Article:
Both Juneteenth and World Sickle Cell Day are celebrated to acknowledge the longstanding history of disparities experienced within the same community, while finding concrete solutions to address these challenges.
Today marks the one year anniversary of Juneteenth becoming a U.S. federal holiday. Coincidently there is another observance on June 19th that we find equally important – World Sickle Cell Day.
There is often a division that fabricates when something of importance to you appears to be challenged. Lines are drawn and choices must be made. This or that.
In the past when Juneteenth and World Sickle Cell Day occupied shared spotlights on June 19th, the sickle cell community was met with opposition from Juneteenth enthusiasts, most notably in the comment sections of large social media accounts that posted about World Sickle Cell Day – instantly, it seemed they became rivals. Scrolling through snippets of discontent and allusions to how the highlight of one took away from the other.
We celebrated our first World Sickle Cell Day on June 19, 2009, an expansive 99 years after sickle cell disease was first discovered in Western medicine. In fact, sickle cell was the first molecular genetic disorder identified. Ironically, genetic disorders discovered after sickle cell have legacies of funding, research and treatment options available – you might have a guess as to why sickle cell does not.
Sickle cell disease is a blood disorder that produces fragile and misshapen red blood cells that cannot carry oxygen effectively throughout the body, wreaking havoc wherever blood flows, and causing an unreal indescribable pain. Sickle cell trait is not the disease, but in simple terms it is the presence of a sickle cell gene that too often devastates new parents when they unknowingly pass it on, resulting in their beautiful baby battling this painful lifelong condition.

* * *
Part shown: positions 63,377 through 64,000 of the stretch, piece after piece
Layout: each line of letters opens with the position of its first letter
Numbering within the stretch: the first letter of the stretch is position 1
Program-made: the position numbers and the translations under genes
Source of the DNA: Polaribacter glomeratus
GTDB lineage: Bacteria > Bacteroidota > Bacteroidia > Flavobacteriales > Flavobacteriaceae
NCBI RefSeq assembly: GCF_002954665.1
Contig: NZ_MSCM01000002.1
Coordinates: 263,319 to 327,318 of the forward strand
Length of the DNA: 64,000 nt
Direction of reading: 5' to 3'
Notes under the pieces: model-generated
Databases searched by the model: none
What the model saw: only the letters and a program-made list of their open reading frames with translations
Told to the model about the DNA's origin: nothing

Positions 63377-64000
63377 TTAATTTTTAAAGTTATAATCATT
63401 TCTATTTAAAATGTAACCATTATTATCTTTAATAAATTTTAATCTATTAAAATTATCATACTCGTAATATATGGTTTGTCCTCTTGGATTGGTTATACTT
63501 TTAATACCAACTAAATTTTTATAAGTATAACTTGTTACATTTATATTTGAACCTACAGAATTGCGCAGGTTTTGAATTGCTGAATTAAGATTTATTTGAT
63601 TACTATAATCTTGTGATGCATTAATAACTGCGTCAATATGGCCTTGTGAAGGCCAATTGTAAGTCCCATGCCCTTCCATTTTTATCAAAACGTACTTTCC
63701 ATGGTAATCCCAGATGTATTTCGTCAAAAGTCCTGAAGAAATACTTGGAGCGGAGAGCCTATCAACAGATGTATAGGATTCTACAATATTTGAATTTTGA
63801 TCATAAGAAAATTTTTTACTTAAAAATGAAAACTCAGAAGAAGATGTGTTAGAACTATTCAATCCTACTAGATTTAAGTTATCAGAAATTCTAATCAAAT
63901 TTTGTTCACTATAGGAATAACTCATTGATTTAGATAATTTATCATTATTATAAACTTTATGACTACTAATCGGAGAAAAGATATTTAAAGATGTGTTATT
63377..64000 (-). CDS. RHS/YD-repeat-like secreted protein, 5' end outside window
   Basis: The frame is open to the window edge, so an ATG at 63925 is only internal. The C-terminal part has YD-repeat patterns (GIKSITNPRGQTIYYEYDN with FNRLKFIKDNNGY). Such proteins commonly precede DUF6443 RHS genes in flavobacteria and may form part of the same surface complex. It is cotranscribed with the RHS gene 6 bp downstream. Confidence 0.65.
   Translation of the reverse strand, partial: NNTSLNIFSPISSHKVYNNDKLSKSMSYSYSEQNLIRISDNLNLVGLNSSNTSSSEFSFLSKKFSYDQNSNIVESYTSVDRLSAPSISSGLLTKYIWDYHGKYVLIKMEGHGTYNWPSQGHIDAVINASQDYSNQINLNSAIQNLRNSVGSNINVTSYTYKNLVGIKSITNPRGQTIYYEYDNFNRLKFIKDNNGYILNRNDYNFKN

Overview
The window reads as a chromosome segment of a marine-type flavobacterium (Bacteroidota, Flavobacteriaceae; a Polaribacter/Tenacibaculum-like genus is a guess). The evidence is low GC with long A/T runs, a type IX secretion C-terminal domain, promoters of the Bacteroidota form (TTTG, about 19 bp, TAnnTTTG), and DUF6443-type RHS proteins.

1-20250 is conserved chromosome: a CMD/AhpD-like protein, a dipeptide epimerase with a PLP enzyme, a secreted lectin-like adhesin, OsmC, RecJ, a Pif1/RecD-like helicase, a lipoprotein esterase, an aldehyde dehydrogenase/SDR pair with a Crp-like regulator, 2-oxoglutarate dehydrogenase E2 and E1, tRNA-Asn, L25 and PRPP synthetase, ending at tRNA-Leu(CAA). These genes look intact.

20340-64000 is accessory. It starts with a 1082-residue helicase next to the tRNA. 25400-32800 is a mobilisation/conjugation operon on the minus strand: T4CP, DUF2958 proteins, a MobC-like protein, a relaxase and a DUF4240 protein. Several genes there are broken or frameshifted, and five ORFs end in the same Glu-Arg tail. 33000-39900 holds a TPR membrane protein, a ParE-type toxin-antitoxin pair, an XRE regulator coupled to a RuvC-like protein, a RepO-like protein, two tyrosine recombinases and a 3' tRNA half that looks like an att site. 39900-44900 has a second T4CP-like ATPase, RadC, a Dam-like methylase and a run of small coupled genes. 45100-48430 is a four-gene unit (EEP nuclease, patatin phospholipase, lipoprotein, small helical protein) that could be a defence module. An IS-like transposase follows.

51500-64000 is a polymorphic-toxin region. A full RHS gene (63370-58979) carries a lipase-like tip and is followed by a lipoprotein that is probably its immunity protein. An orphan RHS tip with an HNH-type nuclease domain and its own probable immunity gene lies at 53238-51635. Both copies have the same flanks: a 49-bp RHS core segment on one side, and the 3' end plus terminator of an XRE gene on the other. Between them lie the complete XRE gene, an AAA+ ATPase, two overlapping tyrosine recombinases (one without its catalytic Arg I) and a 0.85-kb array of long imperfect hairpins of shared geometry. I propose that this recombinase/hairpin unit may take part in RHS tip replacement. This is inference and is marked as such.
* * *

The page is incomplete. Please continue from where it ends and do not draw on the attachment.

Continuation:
The racial demographic of individuals living with sickle cell disease and sickle cell trait is predominantly black – the same community that fervently celebrates Juneteenth like a second birthday. Unfortunately too many Junteenth enthusiasts don’t know why they should share their attention with sickle cell. Affecting 1 in 12 blacks in the U.S., sickle cell trait silently lies within their blood lines and is part of their ancestry. A known cousin with sickle cell disease means with certainty that sickle cell trait or another similar trait is present on each side of their family.
Perhaps both communities have even more in common than what appears on the surface. Since its discovery, sickle cell has been that neglected disease. That black disease. That disease they thought was already cured. Meanwhile, over lifetimes and shortened lifespans, the cries of individuals battling sickle cell disease are trivialized and hushed. The lives of these warriors are degraded with apathy and discrimination. Suffering black bodies that are disregarded simply because they’re black. This has to sound familiar.
Both histories intersect in an 1846 case study which described the absence of a spleen (a common sickle cell complication) in the autopsy of a runaway slave; undoubtedly one of the first descriptions of sickle cell before it was given a name. An enslaved captive, battling sickle cell disease. Trying to escape that pain. Fighting for emancipation.
Why not both? Both deserve equal attention because the reality is those who celebrate Juneteenth and those impacted by sickle cell are the same community – the black community. With shared histories, shared experiences, and shared ancestries, if you can support one, it’s incredibly easy to support the other.